• This article on assessment is not complete.  I hope to expand on the topics of assessment and include tests to determine literacy. A test will provide a starting point for developing curriculum, a formal assessment will help people find a job.

  5. Thanks for this wonderful article about assessments its going to be helpful to both the teachers and the adult learners because many adults nowadays are illiterate so by this article  they are going to be eye opened thanks a lot for this article keep sharing admin because its helpful to many 

  6. What a discovery! This place oozes from knowledge.
    Since you mentioned statistics about illiteracy, it got me curious immediately & I went forth to do a little research of my own.

    This is what I found.
    There are 781 million illiterate adults in the world. Over 75% of them are found in South Asia & sub-Saharan Africa.
    The global literacy rate for all people aged 15 and above is 86.3%.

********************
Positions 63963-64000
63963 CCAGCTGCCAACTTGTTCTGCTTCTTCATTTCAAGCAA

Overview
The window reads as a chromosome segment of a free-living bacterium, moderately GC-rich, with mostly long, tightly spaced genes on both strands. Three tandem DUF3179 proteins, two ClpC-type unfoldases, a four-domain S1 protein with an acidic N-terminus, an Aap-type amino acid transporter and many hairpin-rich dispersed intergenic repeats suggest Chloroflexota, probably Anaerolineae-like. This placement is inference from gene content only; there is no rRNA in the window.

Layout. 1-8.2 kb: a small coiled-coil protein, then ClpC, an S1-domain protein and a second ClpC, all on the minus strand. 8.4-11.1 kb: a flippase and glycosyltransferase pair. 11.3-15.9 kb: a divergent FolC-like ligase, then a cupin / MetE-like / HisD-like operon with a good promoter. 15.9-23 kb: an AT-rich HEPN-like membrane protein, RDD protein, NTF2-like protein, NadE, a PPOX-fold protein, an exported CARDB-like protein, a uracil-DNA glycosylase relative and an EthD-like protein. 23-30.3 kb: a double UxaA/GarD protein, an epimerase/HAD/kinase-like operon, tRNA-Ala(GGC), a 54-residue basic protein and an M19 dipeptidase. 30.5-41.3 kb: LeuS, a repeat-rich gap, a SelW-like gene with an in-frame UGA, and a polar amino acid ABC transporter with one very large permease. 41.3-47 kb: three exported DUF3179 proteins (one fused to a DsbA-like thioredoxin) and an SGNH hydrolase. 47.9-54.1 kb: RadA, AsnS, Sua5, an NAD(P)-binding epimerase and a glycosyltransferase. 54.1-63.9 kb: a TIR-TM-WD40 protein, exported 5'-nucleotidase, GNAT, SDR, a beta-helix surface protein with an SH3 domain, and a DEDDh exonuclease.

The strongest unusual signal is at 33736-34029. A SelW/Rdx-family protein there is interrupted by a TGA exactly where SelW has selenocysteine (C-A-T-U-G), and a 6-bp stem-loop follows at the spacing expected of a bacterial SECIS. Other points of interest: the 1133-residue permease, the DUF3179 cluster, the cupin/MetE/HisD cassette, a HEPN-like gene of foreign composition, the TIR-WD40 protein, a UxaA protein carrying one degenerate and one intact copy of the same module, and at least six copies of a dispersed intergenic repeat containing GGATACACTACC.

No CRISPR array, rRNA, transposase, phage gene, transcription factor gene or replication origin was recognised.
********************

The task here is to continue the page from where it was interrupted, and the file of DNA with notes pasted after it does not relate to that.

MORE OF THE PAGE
Women represent almost two thirds of all illiterate adults globally. The global literacy rate for all males is 90.0% and the rate for all females is 82.7%.
    In 1820, only 12% of people in the world could read & write. Today the share has reversed to 14% of the world population, in 2016, that remained illiterate.
    Over the last 65 years the global literacy rate increased 4% every 5 years. From 42% in 1960 to 86% in 2015.

    That being said, I believe helping troubled young men who wants to learn is admirable.
    I’m curious, how often does it happen that a person is good at reading & writing but bad at speaking language?